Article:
Utility patents protect what things are, how they work, or ways of doing things.  An example is the guillotine mousetrap that works by, well, the name says it all.  Design patents protect the ornamental design of a product, for example this mousetrap that looks like a demented cat. 

The topic this month is design patents.

Let’s say that you have developed a mousetrap that looks a lot like, but not exactly like, the demented cat design.  Does your not-quite-demented-cat mousetrap infringe the design patent?*

The way that judges determine whether a product (the ‘accused product’) infringes a design patent is called the ‘ordinary observer’ test.  If the accused product and a product according to the patented design are in front of a hypothetical customer (the ‘ordinary observer’) and the products are so similar that the customer purchases the accused product believing the customer is purchasing the product of the patented design, then the accused product infringes the design patent. Designs that are entirely new, for example, the first button-free iPhone , give broader patent protection than designs for products in a field where there are lots of other products; for example, ball point pens.  All of this is quite subjective, of course, and requires visualization and imagination on the part of the judge.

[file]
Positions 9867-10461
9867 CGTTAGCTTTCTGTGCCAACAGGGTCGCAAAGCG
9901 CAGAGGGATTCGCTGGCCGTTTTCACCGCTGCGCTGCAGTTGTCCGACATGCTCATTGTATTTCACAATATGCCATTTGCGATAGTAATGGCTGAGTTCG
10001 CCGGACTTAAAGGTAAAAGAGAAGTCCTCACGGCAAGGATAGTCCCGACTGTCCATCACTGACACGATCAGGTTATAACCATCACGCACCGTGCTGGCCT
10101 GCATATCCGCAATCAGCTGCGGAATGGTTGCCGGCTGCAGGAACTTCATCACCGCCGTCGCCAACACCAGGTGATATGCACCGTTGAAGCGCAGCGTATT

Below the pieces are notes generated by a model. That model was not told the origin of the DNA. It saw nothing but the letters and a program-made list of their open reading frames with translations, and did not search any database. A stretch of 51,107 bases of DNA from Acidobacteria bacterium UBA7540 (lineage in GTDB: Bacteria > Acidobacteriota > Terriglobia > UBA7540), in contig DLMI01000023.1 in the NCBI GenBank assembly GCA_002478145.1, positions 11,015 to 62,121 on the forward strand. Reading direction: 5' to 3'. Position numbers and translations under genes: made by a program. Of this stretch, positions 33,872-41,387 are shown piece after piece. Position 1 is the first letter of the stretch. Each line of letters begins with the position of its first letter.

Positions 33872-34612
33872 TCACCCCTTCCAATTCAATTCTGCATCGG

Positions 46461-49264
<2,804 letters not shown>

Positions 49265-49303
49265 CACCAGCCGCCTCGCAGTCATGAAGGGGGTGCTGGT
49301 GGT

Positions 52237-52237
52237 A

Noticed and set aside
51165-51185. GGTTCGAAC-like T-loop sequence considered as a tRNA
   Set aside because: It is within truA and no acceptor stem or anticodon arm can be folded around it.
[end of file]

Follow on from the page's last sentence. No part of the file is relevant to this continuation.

Which brings us to Super-Sparkly Safety Stuff v Skyline.  Super-Sparkly holds design patents for rhinestone encrusted pepper-spray covers.  Skyline is a competitor of Super-Sparkly and sells a line of rhinestone encrusted pepper spray covers under the brand ‘Bling It On’ through Amazon and Dollar General.  

Super-Sparkly’s patented design includes rhinestones on the vertical sides of the pepper-spray canister and on the bottom of the canister.  Skyline’s product had rhinestones on the sides of the canister, but not on the bottom. A prior product (which predated Super-Sparkly’s patent) included rhinestones on the sides of a pepper-spray canister, but not on the bottom.  The Federal Circuit had no trouble concluding that the Skyline ‘Bling It On’ product did not infringe the Super-Sparkly design patent under the ordinary observer test.  The court determined that the rhinestones on the bottom of Super-Sparkly’s design is what set the design apart from the prior art and the absence of rhinestones on the bottom was an important design difference between Skyline’s accused product and Super-Sparkly’s patented design. 

The takeaway is that design patents are inherently narrow in protection and the difference between the patented design and the prior art may be dispositive, as it was for Super-Sparkly.  Note that Super-Sparkly directly approached Amazon and Dollar General, which stopped purchasing from Skyline.  Super-Sparkly now faces claims from Skyline in Federal Court for unfair competition and interference with Skyline’s business.

*This particular demented cat mousetrap design expired years ago, so not to worry.

— Robert Yarbrough, Esq.